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Handmade Tales: Lindsey Lu


Published June 18, 2008 at 5:02 a.m.

Lindsey Lu, the baby-and-mom clothing store in Colchester, takes its name from both owner Lindsey Louchheim and her daughter Lulu. The business wouldn’t exist if not for Lulu, explains the 32-year-old mother of two. When Louchheim became pregnant four years ago and needed maternity clothes, she taught herself to sew by hand. Soon she began outfitting her daughter and, later, her son Wolfgang. “Then a ton of our friends all got pregnant at the same time, so I started making clothing for their kids,” explains the petite, serious blond.

Louchheim’s baby clothes fit children up to age 6 — the size range grows along with her kids. She tries to make her garments unisex, she says, because “I find that girls’ clothes are too girly, and boys’ are too boring.” One line features colorfully patterned cutouts appliquéd to neutral cotton bibs, baby hats, T-shirts and three-quarter tees made by American Apparel. Some infants’ shirts in this line are black with red appliqués — a chic, unexpected combo. The cut-outs are bold, basic shapes, such as concentric circles, curling waves, bugs and dragonflies. Louchheim clips these from fabric in eye-catching patterns: Japanese prints of mountain scenes or women in kimonos, or geometric flowers and polka dots snipped to highlight their contrasting shapes and colors.

Louchheim’s choices stem from her training. After a year at Burlington High School, the Queen City native attended fine-arts-friendly Deerfield Academy in Massachusetts and went on to complete a double major in architectural design and visual arts at Brown University. Her undergraduate work focused on Islamic and Asian traditions and the Art Nouveau and Arts and Crafts movements. With her husband John, whom she met during a college summer job at Snow Farm Winery, she spent six months over two years in Tonga, New Zealand and Bali, among other places. Living for a month or more in each spot allowed her to absorb the cultural influences that now inform her couture.

They also influence the Louchheims’ two other small-business enterprises. Veritable poster children for Vermont’s creative economy, the couple makes custom furniture under the company name Louchheim Designs — Lindsey sketches; John builds. They recently partnered with a friend to start BauHeim Builders, a construction company specializing in additions and renovations to houses in Burlington’s Hill Section as well as full construction. The furniture and building ventures reside in an office adjacent to the Lindsey Lu retail store, in the Malletts Bay shopping plaza across from Mazza’s General Store. Paco, the Louchheims’ friendly dog, greets customers of all three businesses. Folks with toddlers in tow can plunk them down in a toy-filled corner room.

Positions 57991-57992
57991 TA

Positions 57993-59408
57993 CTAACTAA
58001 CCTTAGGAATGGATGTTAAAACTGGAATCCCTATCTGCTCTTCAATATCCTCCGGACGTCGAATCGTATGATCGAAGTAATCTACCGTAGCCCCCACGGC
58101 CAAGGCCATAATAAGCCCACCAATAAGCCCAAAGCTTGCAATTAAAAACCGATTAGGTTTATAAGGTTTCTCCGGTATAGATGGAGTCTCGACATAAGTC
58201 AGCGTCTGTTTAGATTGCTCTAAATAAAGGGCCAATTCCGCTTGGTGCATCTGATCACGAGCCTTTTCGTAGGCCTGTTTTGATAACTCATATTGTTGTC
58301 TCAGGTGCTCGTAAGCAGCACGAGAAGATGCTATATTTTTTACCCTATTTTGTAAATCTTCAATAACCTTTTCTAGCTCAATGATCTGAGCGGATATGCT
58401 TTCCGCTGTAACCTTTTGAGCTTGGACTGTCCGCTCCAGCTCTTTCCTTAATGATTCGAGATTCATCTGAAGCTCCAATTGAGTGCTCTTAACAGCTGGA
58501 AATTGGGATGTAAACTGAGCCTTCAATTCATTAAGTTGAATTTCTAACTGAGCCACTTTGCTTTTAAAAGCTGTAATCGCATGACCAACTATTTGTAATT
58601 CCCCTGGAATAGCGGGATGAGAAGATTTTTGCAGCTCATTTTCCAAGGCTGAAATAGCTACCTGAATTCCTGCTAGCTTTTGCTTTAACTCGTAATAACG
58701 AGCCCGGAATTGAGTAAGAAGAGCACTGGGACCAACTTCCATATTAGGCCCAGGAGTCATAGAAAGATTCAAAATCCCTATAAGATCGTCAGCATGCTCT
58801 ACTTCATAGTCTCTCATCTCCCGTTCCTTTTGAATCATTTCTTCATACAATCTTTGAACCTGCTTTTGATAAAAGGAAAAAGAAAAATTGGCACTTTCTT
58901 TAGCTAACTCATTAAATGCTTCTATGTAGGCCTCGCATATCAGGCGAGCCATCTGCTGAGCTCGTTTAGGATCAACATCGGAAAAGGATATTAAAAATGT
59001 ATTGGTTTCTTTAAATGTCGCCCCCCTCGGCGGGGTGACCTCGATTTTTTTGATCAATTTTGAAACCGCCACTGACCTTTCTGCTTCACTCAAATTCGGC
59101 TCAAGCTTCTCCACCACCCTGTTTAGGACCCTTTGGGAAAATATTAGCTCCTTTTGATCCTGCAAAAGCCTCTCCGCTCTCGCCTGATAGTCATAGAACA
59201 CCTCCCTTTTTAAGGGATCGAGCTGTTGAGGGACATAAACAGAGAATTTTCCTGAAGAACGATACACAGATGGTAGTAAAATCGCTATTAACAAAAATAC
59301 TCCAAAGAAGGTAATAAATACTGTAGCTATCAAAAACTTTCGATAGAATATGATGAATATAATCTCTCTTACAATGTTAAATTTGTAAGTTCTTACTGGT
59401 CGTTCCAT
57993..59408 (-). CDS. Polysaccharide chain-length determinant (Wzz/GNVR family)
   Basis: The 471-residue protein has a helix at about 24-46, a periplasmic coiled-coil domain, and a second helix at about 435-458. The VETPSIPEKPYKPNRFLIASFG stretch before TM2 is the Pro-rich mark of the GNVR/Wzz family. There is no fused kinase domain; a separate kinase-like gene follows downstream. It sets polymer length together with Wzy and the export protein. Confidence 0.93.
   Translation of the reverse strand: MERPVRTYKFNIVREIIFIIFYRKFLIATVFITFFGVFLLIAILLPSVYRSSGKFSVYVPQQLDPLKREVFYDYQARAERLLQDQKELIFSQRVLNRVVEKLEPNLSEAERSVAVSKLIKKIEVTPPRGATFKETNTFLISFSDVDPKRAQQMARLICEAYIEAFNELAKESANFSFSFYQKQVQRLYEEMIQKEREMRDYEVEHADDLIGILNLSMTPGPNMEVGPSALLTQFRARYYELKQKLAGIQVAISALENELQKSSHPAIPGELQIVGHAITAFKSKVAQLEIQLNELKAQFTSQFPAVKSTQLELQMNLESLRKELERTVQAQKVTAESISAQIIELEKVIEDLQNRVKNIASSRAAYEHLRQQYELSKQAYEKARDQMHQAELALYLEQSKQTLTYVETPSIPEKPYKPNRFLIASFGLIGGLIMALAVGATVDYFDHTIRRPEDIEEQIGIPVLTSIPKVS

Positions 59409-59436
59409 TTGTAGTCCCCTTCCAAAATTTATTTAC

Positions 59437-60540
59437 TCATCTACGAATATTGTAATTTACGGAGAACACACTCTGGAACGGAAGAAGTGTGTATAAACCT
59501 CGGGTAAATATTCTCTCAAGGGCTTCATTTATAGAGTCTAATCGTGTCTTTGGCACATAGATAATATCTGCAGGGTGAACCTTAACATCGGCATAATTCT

Though Louchheim sews custom-ordered skirts for women, she is currently focusing on children’s clothes, including a new line of matching halter-and-culotte ensembles for girls. She has never used a pattern; she simply tests all her creations on 4-year-old Lulu and Wolfie, now 1 and a half. The two tots and their friends are also Louchheim’s website models, and Lulu occasionally helps her mom cut shapes from material in the back workroom. “I tell her she’s my business partner,” Louchheim says with a smile.

The entrepreneur is contemplating “taking [Lindsey Lu] to the next level” — producing on a scale large enough to sell to retailers around the country. “It’s getting kind of hard to do all the sewing myself,” Louchheim admits. Already in the offing is a partnership with Vermont Bosna Cutters, which uses metal dies to slice several layers of material at once. Louchheim says the Winooski cloth-cutting and -sewing business is owned by two Bosnian immigrants who went to fashion school in Europe. “I like keeping it local and staying cost-effective at the same time,” declares the self-taught businesswoman. “I want to be able to see where my stuff is being made.”

Click a photo above to see the location.